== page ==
Thirty seven smiling business man

The late thirties are the new twenties for men

Peter Harris|

Are your university days really the best years of your life? Or how about into your twenties when you’re inventing your adult self but are still largely unburdened by the responsibilities of family and mortgage? Nope. At least not for men. A new survey says that men are at their happiest when they reach the age of 37.

“It would be logical to think that men would be happier when they are younger, when they are fitter and healthier,” Phillip Hodson, fellow of the British Association for Counselling and Psychotherapy told the UK’s Dailymail. But apparently 37 is that magic age where have developed your self-confidence and climbed a few ranks up the career ladder, but aren’t yet old enough to be prone to aging-related pains or illness – or be faced with a mid-life crisis.

I guess this means that men reach their peak of happiness at 37. The implication seems to be that it’s all downhill from there. Well, I can tell you that I have passed that magic age and am still fortunately living the happiest period of my life. The reasons why actually align with the other findings from the UK survey.

At 37, many men have also started their families. (My son was born last year.) The survey of 1,000 men says that the top three happiest moments in a man’s life include becoming a father and getting married. Men are romantic too – almost half said that they would rather spend time with their partner than with their friends.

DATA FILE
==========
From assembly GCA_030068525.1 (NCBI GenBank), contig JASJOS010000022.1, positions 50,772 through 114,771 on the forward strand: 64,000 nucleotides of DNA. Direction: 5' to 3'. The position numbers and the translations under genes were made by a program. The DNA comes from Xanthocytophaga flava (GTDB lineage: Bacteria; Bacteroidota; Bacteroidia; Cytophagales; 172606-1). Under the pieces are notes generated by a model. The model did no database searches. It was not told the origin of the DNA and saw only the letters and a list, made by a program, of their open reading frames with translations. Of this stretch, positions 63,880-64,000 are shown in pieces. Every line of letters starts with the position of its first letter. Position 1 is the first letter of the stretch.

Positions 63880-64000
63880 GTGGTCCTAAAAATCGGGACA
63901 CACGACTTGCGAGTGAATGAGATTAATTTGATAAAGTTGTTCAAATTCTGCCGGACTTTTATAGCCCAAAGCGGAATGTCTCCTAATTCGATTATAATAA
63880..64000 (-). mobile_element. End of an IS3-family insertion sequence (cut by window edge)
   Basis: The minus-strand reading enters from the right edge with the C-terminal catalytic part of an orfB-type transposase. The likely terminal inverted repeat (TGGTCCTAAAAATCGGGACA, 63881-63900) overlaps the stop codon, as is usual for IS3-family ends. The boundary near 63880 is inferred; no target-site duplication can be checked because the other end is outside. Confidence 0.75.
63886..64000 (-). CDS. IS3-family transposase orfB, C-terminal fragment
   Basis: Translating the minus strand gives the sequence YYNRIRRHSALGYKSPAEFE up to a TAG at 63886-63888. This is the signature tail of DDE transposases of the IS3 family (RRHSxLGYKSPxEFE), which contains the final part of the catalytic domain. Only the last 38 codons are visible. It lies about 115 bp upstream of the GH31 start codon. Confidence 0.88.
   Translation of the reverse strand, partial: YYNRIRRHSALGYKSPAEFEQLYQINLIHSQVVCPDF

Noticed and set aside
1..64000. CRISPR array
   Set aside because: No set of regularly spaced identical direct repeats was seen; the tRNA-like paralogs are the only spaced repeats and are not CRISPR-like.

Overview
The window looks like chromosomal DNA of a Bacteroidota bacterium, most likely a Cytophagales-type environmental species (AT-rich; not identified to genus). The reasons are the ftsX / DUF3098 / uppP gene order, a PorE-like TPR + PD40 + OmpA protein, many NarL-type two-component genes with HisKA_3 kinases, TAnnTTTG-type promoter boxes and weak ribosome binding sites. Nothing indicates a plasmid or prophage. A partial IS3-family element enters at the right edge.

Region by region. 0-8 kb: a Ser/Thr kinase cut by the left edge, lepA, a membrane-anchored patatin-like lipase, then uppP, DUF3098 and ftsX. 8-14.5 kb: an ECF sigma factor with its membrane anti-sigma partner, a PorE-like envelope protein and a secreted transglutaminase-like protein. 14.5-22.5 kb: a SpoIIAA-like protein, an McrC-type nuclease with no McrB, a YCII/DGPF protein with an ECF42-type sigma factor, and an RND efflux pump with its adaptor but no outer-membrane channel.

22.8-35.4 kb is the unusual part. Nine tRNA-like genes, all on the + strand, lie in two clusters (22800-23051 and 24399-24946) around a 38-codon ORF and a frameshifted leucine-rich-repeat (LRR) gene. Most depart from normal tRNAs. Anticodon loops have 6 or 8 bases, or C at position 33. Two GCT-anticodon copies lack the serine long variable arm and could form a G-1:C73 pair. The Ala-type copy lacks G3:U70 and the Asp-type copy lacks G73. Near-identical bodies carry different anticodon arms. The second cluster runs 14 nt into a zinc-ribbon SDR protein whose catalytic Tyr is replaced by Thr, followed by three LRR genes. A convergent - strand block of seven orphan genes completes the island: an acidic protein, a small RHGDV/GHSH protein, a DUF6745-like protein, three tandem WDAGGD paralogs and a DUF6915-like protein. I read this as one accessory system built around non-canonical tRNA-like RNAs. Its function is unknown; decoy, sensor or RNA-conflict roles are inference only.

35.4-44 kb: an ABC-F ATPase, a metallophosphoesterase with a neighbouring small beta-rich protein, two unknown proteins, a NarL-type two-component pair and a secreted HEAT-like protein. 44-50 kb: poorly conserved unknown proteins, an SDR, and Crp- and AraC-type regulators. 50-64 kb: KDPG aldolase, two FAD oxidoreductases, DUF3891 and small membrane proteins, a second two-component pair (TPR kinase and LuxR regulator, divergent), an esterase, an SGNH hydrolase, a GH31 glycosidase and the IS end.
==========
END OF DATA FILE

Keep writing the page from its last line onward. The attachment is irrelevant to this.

(I part company with the survey results when it comes to the third happiest moment for men. Apparently it’s seeing their favourite team win the championship, which seems to rank as a bigger milestone for most than even buying a house or graduating university.)

Everyday things that men say make them happy:

      1. A favourite lunch (29%)
      2. Splurging on DVDs, clothes and gadgets (28%)
      3. Hanging out with friends (27%)
      4. An innocent flirt (26%)
      5. A good cup of coffee or tea (22%)
      6. Surprise dinner from their partner (20%)
      7. Actually having time to read the news (11%)
      8. Beating their record score on a computer game/app (8%)
      9. Receiving a text message (5%)
    10. Catching up with friends on social media (3%)

Anyway, life begins at 37, says the UK Daily Mail. Establishing your career path and starting your own family make the teenage angst and the struggles of your twenties all worthwhile.

Now all you need is $75,000 a year in salary. That’s the sum that an earlier study came up with as the true cost of happiness.


- Peter Harris

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